I’ll provide more details in future messages, but I do want to say a few words about the Library renovation project, which some residents have written about on the neighborhood lists. In my opinion, the Library is one of the important local resources that makes Takoma Park a great place to live. It serves a range of populations in the City, from toddlers to school children to college students to senior citizens. It has programs for speakers of languages other than English, and it has about 17,000 program participants each year. While obviously not everyone participates, I think it’s noteworthy that the annual utilization rate is about equal to the City’s population – this is a resource that residents use!
But the Library is over 60 years old and needs considerable improvements just to remain in operation at its current size. And, unfortunately, it falls short of being a true 21st Century institution, not only because the physical plant is in such poor condition, but because its book stacks are out of compliance with ADA access requirements, its staff area is inadequate, it has no dedicated space for teens, its public computer technology needs an upgrade; its lighting and HVAC are outdated, etc.
My view is that if we address those and other deficiencies, not through short-term spending, but by asking residents in future years through long-term 30 year bonding at the current relatively low rates to contribute, that would be a responsible way of paying for the renovation. The Council will be doing a deep dive into the numbers, but the proposed budget indicates that 30 year bonding would add under $400,000 to the annual budget over the length of the bond. In addition, the proposed bond financing appears to be well within the City’s Charter guidelines for taking on longer term indebtedness. Those guidelines relate to measures like bond amounts as a percentage of annual City revenue, as a percentage of total assessed valuation of the City’s property, and as a percentage of the City’s annual budget. For these reasons I support the Library renovation and bonding, and I look forward to a healthy discussion on all aspects of the proposal.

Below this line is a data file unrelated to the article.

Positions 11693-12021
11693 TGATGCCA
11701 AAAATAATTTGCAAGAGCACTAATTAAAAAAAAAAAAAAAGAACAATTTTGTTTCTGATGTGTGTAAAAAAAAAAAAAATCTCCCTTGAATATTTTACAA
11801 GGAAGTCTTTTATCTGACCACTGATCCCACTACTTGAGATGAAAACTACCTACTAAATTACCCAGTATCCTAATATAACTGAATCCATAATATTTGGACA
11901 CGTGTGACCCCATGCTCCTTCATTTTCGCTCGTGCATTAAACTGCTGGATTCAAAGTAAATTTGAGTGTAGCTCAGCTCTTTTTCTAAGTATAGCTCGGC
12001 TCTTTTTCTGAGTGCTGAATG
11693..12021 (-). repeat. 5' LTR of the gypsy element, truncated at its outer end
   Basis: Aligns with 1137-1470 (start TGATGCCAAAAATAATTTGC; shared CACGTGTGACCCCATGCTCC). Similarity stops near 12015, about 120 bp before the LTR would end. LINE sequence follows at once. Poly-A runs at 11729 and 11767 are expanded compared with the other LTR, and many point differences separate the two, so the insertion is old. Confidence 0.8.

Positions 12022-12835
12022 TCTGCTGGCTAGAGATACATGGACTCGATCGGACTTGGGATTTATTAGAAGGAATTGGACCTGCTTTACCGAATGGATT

Finally, I do want to mention storm water fees, which also have a financial impact on residents, but not as part of the property tax since fees are imposed separately. As you may be aware, Takoma Park homeowners currently pay an annual flat fee of $55. Under the proposed budget that fee would rise to $92. I’m opposed to that increase.
I strongly support the goal of improving our storm water management, and I agree we should provide funding to continue working on that issue, in alignment with Federal and State guidelines. However, I would also note that the City plans to conduct a survey to determine whether the current system in which all homeowners pay the same fee should be maintained. At a minimum, I think we should wait until we have the results of that survey before we make any decisions about changes to the fee.
Future Messages. I’ll be sending out additional messages on the budget (this one is already probably too long), and I’ll plan on including more specifics about many of the above issues and other budget matters in future emails. Meanwhile, please let me know your thoughts, and I hope to see you at some of the public events mentioned in this note.
Takoma Park City Councilmember